In every system of morality which I have hitherto met with, I have always remarked that the author proceeds for some time in the ordinary way of reasoning, and establishes the being of a god, or makes observations concerning human affairs; when of a sudden I am surprised to find that instead of the usual copulation of propositions is and is not, I meet with no proposition that is not connected with an ought or an ought not. This change is imperceptible, but is, however, of the last consequence. For as this ought or ought not expresses some new relation or affirmation, it is necessary that it should be observed and explained; and at the same time that a reason ought to be given for what seems altogether inconceivable, how this new relation can be a deduction from others which are entirely different from it.

            More than 230 years after Hume’s death, we still conflate the “is” and “ought” in every day political debate. Here are two examples (my own wording, but in a few minutes searching you will easily find writing which makes these assertions):

            “Human induced global warming does not exist. Therefore, we should proceed as rapidly as possible with development utilizing energy resources without concern these activities will affect the environment.”

            “Unregulated speculation in mortgage backed securities did not cause the recession. Therefore, we should oppose all further regulation of securitization activities.”

            In each of these cases, there is a hidden agenda in the second sentence. The assertion that activity A did not cause consequence B does not mean that we should  continue Activity A.  There may be other reasons not to. In each case, the speaker  wants to promote activity A (drilling for oil, or the securitization of mortgages). In advancing that agenda, she wants you to believe simultaneously that Activity A will slim your waist and is beloved of Jesus.

            It is not hard to invent more scrupulous versions of both assertions:

            “Human industrial and technological development should proceed as rapidly as possible regardless of the consequences to the environment.”

            “Securitization of mortgages should be permitted regardless of the impact on the economy.”

            Unlike Scrooge, most speakers are not honest enough to make such statements. They would then be called upon to explain that “regardless” and we would learn a lot more about what they really think:

            “The most grievance consequences of global warming will come after my own lifetime, so who cares?”

            “Let the buyer beware—anyone who loses their money by investing in a bad security deserves what happens to them.”

            In most cases of assertions made in public debate, we never get to that next assertion because the speaker claims there cannot be any negative real world consequences of the “moral” action he advocates.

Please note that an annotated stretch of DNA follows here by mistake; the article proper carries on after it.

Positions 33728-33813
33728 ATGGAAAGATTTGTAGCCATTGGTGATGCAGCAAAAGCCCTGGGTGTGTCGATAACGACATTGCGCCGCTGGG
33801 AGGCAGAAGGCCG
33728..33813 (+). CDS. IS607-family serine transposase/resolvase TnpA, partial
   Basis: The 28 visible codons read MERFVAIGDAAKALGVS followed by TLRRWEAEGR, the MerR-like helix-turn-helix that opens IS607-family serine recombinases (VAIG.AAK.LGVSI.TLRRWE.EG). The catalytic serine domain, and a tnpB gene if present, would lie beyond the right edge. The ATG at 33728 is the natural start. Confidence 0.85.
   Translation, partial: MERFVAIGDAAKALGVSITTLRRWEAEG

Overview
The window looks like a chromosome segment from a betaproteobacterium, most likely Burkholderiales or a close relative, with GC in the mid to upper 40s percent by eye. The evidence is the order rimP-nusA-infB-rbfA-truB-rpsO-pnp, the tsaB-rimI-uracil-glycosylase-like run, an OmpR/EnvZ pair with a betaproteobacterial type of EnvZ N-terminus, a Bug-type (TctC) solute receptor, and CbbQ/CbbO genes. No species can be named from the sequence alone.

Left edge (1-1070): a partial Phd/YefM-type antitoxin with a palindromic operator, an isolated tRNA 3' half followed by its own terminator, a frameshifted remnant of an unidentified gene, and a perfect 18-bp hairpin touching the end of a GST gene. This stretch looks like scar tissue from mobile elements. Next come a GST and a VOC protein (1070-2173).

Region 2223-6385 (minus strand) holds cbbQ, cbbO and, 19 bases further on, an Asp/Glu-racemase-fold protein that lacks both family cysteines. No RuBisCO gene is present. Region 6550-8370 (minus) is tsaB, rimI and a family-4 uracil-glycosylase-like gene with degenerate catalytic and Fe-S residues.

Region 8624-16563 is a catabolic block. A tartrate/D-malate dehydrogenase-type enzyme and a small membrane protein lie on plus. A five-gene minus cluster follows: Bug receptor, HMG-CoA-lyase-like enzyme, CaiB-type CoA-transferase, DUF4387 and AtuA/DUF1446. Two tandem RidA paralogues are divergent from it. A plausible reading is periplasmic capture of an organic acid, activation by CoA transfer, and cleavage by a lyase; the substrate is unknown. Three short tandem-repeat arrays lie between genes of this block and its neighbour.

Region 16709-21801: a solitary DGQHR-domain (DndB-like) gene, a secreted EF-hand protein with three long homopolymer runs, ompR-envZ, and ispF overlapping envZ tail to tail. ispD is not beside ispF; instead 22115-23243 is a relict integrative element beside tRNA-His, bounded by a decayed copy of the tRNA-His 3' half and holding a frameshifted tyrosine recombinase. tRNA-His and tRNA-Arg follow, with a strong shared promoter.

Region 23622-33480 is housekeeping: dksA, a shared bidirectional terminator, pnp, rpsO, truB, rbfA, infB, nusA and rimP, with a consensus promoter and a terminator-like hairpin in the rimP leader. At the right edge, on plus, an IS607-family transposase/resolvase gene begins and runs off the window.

As an important sidelight to this essay, the purely moral component of any political debate, considered unlinked to any assertion of objective efficacy, is highly problematic. One of the most revelatory works I ever read was A.J. Ayers' Language, Truth and Logic :

[F]undamental ethical conceptions are unanalysable, inasmuch as there is no criterion by which one can test the validity of the judgments in which they occur....[T]hey are mere pseudoconcepts. The presence of an ethical symbol in a proposition adds nothing to its factual content. Thus if I say to someone, "You acted wrongly in stealing that money," I am not stating anything more than if I had simply said, "You stole that money." In adding that this action is wrong I am not making any further statement about it. I am simply evincing my moral disapproval of it. It is as if I had said, "You stole that money,", in a particular tone of horror, or written it with the addition of some special exclamation marks.

            I have written elsewhere that the only moral codes which mean anything to me are human rulebooks established by consensus, not the imaginary concepts of religious or natural morality Ayers is targeting.

            While there may exist  other effective paths to the truth, I have most confidence in only two, scientific double-blind testing and the sometimes overwhelming weight of experience across sufficiently long periods of time. Most Presidential administrations since Gramm Rudman have not balanced the budget, so Gramm Rudman was a failure. We have  achieved in the last few years   a world wide scientific majority consensus that human-induced climate change is really happening. 

            An increasing tendency on the part of even Libertarians to grant there are cliimatic consequences to development is highly significant. It means the public debate can now concentrate on getting real work done: Is there anything we can do about the problem? If yes, is it cost effective or does it create more problems (hunger, unemployment, etc) than it solves? By contrast, each year that we continue debating which way to set the switch (climate change exists, yes/no), is a year when we are not effectively discussing solutions.

Many assertions regarding falsifiable subject matter in political debates are only tenable because of the expanse of time between the commencement of an activity and knowledge of its consequences. I can conclude in 2009 that the Gramm Rudman act of 1986 did not cause balanced federal budgets, but almost a quarter century has elapsed. We are still living in what I will call the “falsification period” of the war in Iraq; what will we be able to say definitely about it a quarter century from now?

            In general, a lot of loose, illogical and deliberately dishonest debate is possible because the falsification period of many historical events is extremely long in human terms. The Russian revolution of 1917 definitively failed in 1989; in the interim, megatons of books and breath, not to mention human lives, were wasted in its justification (Lincoln Steffens: “I have been over into the future, and it works.”)